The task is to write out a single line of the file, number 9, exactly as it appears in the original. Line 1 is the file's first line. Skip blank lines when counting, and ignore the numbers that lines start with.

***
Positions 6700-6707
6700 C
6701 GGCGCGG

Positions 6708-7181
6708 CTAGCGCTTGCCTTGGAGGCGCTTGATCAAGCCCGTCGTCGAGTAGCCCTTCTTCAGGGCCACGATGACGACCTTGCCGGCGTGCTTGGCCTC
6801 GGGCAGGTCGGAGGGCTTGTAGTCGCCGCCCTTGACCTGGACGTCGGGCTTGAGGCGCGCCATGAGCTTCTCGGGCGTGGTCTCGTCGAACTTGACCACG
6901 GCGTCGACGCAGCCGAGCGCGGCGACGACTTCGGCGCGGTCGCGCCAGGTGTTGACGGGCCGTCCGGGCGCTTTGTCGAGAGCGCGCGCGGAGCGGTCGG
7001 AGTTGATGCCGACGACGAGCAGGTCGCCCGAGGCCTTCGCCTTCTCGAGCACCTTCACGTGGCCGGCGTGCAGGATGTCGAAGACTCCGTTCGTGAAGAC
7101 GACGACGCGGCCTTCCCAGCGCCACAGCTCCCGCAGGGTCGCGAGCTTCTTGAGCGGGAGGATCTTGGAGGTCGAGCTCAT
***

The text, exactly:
7101 GACGACGCGGCCTTCCCAGCGCCACAGCTCCCGCAGGGTCGCGAGCTTCTTGAGCGGGAGGATCTTGGAGGTCGAGCTCAT